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Mastering the Data Value Curve

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Mastering the Data Value Curve

It’s springtime. And in the U.S. that means the start of baseball season. Full confession: I’m a Brit and I like baseball films a bit better than the actual game (it’s just not cricket!), especially the improbably delightful Field of Dreams, where Kevin Costner plays a hardworking Iowa farmer who hears a voice whispering from his cornfield: “If you build it, they will come.” So of course he builds a baseball diamond in his backyard, chats up the ghost of Shoeless Joe Jackson, and saves the family farm.

The film was released in 1989, but the exhortation, “If you build it, they will come,” lives on today in many an internet meme. Its persistent half-life has a little bit of truth to it. Success in the world of data can also be measured by “those who come”—that is, by the number of data users who actually have access to—and use—the data they need to do their jobs.

If we plot this idea onto a simple graph, it looks something like this:

data value curve

We can see that data value relative to the degree of involvement by business users falls along a pretty standard curve. Data management activities—an important foundation to driving value—are at the lower end of the curve. Establishing a data dictionary, documenting your data, and understanding its lineage all help clarify the data to be used, but if no one can find this metadata, it’s not adding value. Too often this documentation sits in spreadsheets, on Sharepoint sites, or in hard-to-access applications. And without ongoing automated maintenance processes, it’s outdated as soon as its completed.

As we travel up the curve, we see more business users becoming involved in data governance activities, working collaboratively together and with IT to define standards for data so that everyone across the organization has a solid level of trust in the data they’ll be using. Those standards are typically defined by data consumers – and are often unique to each user’s context. For example, marketing’s definition of customer may be different from sales which is also different from finance’s. Which is OK—as long as everyone understands when they look at data, a report, or a metric, whose definition of customer they’re looking at.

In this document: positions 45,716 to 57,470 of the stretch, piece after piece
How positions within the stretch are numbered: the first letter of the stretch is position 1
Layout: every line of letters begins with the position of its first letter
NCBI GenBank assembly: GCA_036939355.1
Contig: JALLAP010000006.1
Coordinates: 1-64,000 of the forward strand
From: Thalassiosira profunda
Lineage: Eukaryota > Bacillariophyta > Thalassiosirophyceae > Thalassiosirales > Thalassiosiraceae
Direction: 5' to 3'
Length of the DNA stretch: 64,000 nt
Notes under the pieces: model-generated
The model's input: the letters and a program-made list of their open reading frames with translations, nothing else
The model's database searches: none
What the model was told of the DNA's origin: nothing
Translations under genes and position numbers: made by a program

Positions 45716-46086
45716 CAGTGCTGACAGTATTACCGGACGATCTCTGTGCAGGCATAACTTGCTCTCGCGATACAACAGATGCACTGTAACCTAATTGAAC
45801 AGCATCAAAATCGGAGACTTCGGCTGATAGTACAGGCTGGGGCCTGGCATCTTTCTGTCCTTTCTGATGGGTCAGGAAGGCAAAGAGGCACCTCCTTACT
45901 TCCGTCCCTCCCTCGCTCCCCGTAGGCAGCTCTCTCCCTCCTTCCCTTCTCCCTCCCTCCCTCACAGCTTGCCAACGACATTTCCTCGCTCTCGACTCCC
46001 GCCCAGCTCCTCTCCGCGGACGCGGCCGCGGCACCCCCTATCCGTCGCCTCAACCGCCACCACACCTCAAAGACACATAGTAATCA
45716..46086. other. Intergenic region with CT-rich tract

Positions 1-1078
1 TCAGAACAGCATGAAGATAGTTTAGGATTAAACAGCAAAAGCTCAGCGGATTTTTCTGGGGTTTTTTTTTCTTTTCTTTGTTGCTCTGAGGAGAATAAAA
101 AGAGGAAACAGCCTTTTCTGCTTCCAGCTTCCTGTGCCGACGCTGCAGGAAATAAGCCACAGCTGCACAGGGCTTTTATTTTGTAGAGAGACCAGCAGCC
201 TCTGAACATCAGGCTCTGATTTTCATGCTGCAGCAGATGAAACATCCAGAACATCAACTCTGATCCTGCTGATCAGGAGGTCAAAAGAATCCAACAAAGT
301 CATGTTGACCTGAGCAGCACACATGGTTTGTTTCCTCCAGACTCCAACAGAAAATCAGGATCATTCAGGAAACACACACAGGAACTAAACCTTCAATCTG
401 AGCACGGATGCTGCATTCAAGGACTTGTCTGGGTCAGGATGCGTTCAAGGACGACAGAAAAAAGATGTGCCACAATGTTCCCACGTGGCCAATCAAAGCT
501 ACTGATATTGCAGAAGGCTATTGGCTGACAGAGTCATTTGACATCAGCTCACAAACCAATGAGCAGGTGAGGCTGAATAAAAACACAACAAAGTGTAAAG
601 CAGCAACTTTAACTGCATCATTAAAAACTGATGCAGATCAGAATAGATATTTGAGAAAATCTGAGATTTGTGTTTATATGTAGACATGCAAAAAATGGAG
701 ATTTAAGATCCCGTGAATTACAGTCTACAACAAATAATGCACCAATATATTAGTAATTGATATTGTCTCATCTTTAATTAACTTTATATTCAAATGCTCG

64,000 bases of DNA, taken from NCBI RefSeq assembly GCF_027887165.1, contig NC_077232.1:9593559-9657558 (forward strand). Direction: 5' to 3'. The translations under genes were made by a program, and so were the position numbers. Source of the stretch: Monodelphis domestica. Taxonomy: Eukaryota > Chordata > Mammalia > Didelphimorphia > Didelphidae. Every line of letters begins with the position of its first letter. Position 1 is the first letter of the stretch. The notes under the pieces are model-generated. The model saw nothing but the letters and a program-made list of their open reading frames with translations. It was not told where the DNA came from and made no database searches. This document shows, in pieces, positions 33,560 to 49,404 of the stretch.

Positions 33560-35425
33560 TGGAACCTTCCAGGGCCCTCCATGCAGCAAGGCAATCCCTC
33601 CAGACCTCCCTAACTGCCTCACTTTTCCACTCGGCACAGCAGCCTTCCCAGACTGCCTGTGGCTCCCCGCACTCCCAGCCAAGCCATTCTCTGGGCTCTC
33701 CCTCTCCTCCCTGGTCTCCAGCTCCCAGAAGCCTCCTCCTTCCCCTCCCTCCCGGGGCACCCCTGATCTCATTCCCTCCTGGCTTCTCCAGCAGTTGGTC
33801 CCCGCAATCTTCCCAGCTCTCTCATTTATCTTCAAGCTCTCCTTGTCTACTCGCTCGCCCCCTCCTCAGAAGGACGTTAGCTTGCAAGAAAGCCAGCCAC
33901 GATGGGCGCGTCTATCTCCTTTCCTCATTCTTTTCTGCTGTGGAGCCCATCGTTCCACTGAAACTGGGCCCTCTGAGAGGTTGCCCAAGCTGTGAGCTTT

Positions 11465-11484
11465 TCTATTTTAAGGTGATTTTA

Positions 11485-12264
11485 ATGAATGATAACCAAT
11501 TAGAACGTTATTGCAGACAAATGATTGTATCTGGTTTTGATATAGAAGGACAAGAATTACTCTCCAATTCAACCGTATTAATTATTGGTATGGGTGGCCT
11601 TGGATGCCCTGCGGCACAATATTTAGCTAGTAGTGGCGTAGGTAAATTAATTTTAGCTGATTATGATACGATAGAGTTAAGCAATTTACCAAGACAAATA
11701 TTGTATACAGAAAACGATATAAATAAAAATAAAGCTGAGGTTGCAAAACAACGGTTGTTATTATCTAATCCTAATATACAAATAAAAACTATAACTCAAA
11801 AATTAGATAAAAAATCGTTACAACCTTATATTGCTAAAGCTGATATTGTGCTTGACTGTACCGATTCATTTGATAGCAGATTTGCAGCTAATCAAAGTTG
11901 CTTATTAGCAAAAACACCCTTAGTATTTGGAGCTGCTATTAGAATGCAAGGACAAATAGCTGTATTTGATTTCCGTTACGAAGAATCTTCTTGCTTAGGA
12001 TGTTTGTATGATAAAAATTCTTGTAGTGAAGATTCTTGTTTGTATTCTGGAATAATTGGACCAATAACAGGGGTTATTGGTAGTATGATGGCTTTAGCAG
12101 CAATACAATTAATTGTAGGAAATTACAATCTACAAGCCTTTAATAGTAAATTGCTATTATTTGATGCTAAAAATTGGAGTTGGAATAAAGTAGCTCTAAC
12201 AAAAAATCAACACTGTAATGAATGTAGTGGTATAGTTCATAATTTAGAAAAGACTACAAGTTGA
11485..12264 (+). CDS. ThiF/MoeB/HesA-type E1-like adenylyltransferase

But it’s not until the higher end of the curve, where data is discoverable by people across the organization, and used to support decision making aligned to business priorities, that we realize true business value: achieving strategic objectives –be they significant growth and better earnings, increased market share, or optimized risk management.

Sounds like a data field of dreams, doesn’t it? So, how do you get there?

Here’s the good news: you don’t have to start clearing the back forty. We’ve done the work for you, by building the Collibra Catalog, a single source of intelligence for business users who need quick access to enterprise data. Collibra Catalog isn’t another business intelligence platform, it’s more like a “data portal” that allows your users to easily find data from across the organization—that might mean reports built with a variety of business intelligence tools or the data used to build those reports that’s been sitting fallow and siloed for far too long. (Okay, I’m pushing the metaphor, but you take my point.)

With semantic search tools, business users can employ business terms that are meaningful to them, and convenient “shopping cart” functionality lets them pick and choose the data they need. Once trusted data becomes easy to find and use, your organization can say goodbye to foul balls and take a lap around the field after every home run.

 

 

 

Simon is the Collibra Global Financial Services Market Lead. During his 20+ years of management consulting services experience at leading consultancies EY and PwC, Simon helped financial services institutions design and implement information and data governance processes to support internal, external, and regulatory reporting including BCBS 239 and CCAR.